God’s intervention in “The Sacrifice of Isaac” can be juxtaposed with the sacrifice of the King of Moab’s son whose actions lacked spiritual worth and only deserved political intervention and not the prevention of his death. “’Shall I give my firstborn for my transgression, the fruit of my body for the sin of my soul?’ Now in the case of Isaac the deed was not actually done, yet He accepted it as though it were completed, whereas in the case of Mesha it was not accepted” (Midrash Rabbah, Genesis LV:5).
“But actual human sacrifice, such as Mesha's, is abhorrent to Him” (Midrash Rabba, Genesis LV:5).
Once the test had reached the moment of proof and consequently the point of no return, God was forced to intervene to prevent the death of His chosen successor. “Did I tell thee, Slaughter him? No! but, ‘Take him up.’ Thou hast taken him up. Now take him down” (Midrash Rabbah, Genesis LVI:8).
Once Isaac proved his worth with Presence and inner strength in the face of death, his direct connection to God began and Abraham’s ended. “The Lord trieth the righteous” (Midrash Rabbah, Genesis LV:2).
“The Sacrifice of Isaac” marked the culmination of Abraham’s spiritual journey, as he would no longer speak with God and the beginning of Isaac’s journey as he inherited his father’s covenant. “THAT IN BLESSING I WILL BLESS THEE, etc. XXII, 17): a blessing for the father and a blessing for the son; AND IN MULTIPLYING, WILL I MULTIPLY: an increase for the father and an increase for the son. AND THY SEED SHALL POSSESS THE GATE OF HIS ENEMIES (ib.) (Midrash Rabbah, Genesis LVI:11).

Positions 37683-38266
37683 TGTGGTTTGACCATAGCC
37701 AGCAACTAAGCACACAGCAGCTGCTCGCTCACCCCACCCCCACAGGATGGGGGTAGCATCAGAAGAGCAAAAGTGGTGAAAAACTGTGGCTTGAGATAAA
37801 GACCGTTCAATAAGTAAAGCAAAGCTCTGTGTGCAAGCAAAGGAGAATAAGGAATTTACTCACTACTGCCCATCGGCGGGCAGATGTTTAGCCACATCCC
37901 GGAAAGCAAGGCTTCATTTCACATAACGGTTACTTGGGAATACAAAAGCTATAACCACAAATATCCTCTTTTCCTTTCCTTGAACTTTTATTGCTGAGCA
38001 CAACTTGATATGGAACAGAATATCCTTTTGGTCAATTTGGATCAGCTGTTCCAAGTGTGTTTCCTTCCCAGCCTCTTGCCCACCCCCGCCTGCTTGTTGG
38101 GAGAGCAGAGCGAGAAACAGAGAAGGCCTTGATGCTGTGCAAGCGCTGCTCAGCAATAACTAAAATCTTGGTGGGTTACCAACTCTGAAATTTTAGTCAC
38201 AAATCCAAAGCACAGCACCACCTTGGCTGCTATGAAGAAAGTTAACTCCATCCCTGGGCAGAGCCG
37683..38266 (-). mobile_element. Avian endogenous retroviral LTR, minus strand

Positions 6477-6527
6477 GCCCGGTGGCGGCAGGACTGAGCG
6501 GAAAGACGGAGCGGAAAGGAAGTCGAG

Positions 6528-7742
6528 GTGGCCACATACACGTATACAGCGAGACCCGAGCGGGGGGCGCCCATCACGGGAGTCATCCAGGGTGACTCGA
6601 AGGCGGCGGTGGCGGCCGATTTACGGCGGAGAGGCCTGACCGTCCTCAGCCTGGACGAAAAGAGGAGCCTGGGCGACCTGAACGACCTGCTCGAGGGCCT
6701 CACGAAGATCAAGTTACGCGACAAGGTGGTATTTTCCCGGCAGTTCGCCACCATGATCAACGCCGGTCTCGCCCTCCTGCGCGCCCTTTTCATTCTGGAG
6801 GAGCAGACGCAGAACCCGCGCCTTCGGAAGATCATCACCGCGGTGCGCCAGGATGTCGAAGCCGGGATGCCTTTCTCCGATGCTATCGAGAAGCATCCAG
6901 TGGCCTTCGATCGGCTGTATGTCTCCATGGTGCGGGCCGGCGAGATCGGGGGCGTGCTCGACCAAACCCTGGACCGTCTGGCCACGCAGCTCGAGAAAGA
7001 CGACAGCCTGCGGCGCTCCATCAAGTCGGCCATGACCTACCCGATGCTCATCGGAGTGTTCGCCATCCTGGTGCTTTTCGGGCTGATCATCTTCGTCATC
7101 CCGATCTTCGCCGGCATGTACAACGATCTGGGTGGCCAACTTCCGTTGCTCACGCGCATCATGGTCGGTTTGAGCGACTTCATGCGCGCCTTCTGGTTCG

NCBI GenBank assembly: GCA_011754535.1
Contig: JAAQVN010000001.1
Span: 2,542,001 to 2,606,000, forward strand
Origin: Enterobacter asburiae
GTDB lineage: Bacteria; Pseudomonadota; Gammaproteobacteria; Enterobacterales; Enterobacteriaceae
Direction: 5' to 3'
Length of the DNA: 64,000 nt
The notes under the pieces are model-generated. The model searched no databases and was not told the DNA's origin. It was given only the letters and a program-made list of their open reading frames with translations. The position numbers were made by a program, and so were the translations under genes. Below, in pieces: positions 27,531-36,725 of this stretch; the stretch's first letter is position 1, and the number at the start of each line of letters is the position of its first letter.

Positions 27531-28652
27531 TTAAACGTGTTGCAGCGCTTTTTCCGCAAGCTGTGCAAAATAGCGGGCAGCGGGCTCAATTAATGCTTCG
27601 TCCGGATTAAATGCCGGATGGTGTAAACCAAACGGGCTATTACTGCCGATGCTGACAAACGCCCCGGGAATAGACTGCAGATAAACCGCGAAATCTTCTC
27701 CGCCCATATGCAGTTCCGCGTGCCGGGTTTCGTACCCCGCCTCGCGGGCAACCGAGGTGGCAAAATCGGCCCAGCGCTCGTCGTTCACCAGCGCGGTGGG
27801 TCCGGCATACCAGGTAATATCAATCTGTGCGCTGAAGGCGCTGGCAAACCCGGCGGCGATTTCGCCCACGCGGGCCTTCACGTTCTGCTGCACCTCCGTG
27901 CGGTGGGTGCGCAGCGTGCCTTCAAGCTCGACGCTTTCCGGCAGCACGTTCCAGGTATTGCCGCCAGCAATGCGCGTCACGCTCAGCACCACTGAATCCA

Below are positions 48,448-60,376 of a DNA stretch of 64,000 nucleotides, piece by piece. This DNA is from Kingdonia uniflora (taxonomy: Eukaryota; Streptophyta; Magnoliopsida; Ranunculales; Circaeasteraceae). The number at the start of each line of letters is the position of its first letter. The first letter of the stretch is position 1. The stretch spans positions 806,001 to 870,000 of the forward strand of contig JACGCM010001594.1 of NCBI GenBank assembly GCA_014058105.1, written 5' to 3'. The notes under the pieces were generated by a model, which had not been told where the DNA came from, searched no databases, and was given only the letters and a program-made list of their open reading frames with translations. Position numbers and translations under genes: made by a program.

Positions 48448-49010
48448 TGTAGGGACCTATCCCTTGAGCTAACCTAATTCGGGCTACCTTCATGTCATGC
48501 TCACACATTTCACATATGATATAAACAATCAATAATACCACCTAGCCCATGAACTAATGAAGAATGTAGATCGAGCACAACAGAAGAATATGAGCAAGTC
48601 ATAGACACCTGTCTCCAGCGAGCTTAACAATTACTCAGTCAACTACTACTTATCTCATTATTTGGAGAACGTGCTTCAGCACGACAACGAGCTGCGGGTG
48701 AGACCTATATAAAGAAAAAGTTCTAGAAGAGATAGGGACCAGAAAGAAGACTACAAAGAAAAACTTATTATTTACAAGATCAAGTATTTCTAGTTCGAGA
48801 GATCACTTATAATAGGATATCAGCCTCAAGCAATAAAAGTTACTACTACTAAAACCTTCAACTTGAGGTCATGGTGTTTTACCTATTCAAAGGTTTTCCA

“Father kept on talking about his relationship with G-d, and how it was up to me to carry on this relationship, this covenant, after he died.” (Steigman, 56).
“Isaac, my son, seest thou what I see?’ ‘Yes,’” (Midrash Rabbah, Genesis LVI:2).
“‘They saw the glory of the Shekhinah.’ Clement of Alexandria says…on the text ‘Abraham, when he came to the place G-d had told him of on the third day, looking up, saw the place afar off,’ for the first day is that which is constituted by the sight of good things, and the second is the soul’s best desire; on the third the mind sees spiritual things” (Strom. V. 11). Thus the third day was the consummation of a spiritual progression in a physical spiritual journey. (See also, Pirqei de Rabbi Eliezer. Chapter 31, [38 A. i.] 223-230).
Subsequently, Isaac’s extreme faith and surrender of life overshadowed all of Abraham’s tests which demanded the sacrifice of happiness, pleasure and safety but not earthly existence itself. “The fact, however, is that this was the last trial, which was as weighty as all the rest together, and had he not submitted to it, all would have been lost” (Midrash Rabbah, Genesis LVI:11).